6 Vesty, Lauren. Millennials want purpose over paychecks. So why can't we find it at work? The Guardian. September 14, 2016. Available at: https://www.theguardian.com/sustainable-business/2016/sep/14/millennials-work-purpose-linkedin-survey
8 Howes, Matthew. Marginalization of millennials: Changing the clinical research landscape. CenterWatch. June 6, 2016. Available at: http://www.centerwatch.com/news-online/2016/06/06/hard-look-millennials-clinical-research/
9 Impact Report, Tufts Center for the Study of Drug Development, Vol. 15, No. 1, Tufts University, 2013.
10 Whitepaper: INVENTIV CLINICAL TRIAL RECRUITMENT SOLUTIONS. ACCELERATING CLINICAL TRIAL RECRUITMENT. October 14, 2013. Available at: http://www.inventivhealth.com/docs/eRecruiting_Using_Digital_Platforms_Social_Media_and_Mobile_Technologies_to_Improve_Clinical_Trial_Enrollment.pdf
11 PatientsLikeMe, http:///www.patientslikeme.com
12 Banks, Linda. Using social media for clinical trial recruitment. PharmaPhorum. January 12, 2016. Available at https://pharmaphorum.com/views-and-analysis/using-social-media-for-clinical-trial-recruitment/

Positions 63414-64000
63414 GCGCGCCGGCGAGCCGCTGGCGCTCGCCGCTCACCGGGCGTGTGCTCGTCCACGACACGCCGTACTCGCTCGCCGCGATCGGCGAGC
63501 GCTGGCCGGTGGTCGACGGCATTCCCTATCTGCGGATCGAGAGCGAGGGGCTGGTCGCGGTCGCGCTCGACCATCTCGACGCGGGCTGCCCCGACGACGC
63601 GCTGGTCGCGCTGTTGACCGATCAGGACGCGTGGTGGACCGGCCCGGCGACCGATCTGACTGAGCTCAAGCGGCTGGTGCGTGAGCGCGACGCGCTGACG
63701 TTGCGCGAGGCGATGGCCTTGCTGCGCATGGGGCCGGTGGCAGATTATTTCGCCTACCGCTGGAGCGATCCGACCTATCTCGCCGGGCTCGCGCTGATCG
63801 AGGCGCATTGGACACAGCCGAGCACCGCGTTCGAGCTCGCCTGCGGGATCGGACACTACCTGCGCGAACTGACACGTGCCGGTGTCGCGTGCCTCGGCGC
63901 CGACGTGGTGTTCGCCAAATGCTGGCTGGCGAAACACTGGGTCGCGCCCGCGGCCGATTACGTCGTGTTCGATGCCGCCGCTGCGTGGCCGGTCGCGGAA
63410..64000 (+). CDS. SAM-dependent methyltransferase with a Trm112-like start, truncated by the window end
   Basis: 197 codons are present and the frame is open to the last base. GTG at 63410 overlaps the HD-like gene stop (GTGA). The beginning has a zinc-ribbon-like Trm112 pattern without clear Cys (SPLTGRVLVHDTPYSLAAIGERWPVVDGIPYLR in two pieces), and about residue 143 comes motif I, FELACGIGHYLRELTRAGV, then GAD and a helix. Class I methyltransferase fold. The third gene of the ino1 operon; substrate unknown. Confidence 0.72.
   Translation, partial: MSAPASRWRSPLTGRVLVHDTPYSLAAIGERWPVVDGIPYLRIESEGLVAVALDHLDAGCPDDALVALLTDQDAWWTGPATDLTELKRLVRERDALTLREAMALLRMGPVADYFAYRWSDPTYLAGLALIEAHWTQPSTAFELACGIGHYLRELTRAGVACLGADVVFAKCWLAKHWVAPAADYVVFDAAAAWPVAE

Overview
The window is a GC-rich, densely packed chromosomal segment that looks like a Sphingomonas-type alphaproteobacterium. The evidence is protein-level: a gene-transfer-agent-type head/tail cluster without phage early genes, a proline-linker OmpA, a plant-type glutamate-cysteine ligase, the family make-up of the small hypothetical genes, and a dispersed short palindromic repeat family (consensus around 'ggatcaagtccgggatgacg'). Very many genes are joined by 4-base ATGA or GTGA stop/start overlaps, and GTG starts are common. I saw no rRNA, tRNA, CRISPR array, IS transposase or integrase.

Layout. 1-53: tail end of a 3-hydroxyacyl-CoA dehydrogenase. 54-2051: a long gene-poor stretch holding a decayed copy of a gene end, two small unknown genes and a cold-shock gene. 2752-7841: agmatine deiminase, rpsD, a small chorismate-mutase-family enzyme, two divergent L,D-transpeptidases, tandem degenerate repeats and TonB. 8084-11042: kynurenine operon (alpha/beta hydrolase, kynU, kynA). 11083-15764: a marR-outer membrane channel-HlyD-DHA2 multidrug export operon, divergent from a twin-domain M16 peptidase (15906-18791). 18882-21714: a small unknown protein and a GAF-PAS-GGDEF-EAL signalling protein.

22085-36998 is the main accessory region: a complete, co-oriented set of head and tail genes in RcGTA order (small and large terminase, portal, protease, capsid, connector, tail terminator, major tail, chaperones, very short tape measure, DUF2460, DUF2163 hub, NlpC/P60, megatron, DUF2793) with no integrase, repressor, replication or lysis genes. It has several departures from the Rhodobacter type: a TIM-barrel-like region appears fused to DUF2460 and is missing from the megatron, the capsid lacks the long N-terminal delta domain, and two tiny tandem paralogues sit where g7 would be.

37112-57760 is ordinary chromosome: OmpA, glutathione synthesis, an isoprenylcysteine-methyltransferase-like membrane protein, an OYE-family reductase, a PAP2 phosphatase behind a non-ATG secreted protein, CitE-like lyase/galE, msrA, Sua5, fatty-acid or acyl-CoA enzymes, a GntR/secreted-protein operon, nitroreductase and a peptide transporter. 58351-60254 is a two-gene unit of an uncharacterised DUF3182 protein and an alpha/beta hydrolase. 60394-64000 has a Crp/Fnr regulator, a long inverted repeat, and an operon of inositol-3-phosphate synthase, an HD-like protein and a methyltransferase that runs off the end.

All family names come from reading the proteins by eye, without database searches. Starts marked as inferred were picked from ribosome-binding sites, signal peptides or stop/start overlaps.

13 McNair, Lindsay. Social media: The evolving impact on clinical trials. January 19, 2016. Available at: http://www.quintiles.com/blog/social-media-the-evolving-impact-on-clinical-trials
14 Growth reimagined: Prospects in emerging markets drive CEO confidence. PwC 14th Annual Global CEO Survey Report. Available at: https://www.pwc.com/gx/en/ceo-survey/pdf/14th-annual-global-ceo-survey.pdf
Craig Morgan is a technology and life sciences management professional with more than 15 years’ experience in the application of informatics and bioinformatics to drug discovery. He currently heads up the marketing and brand development functions at goBalto, working with sponsors, CROs and sites to reduce cycle times and improve collaboration and oversight in clinical trials. Craig can be contacted at firstname.lastname@example.org.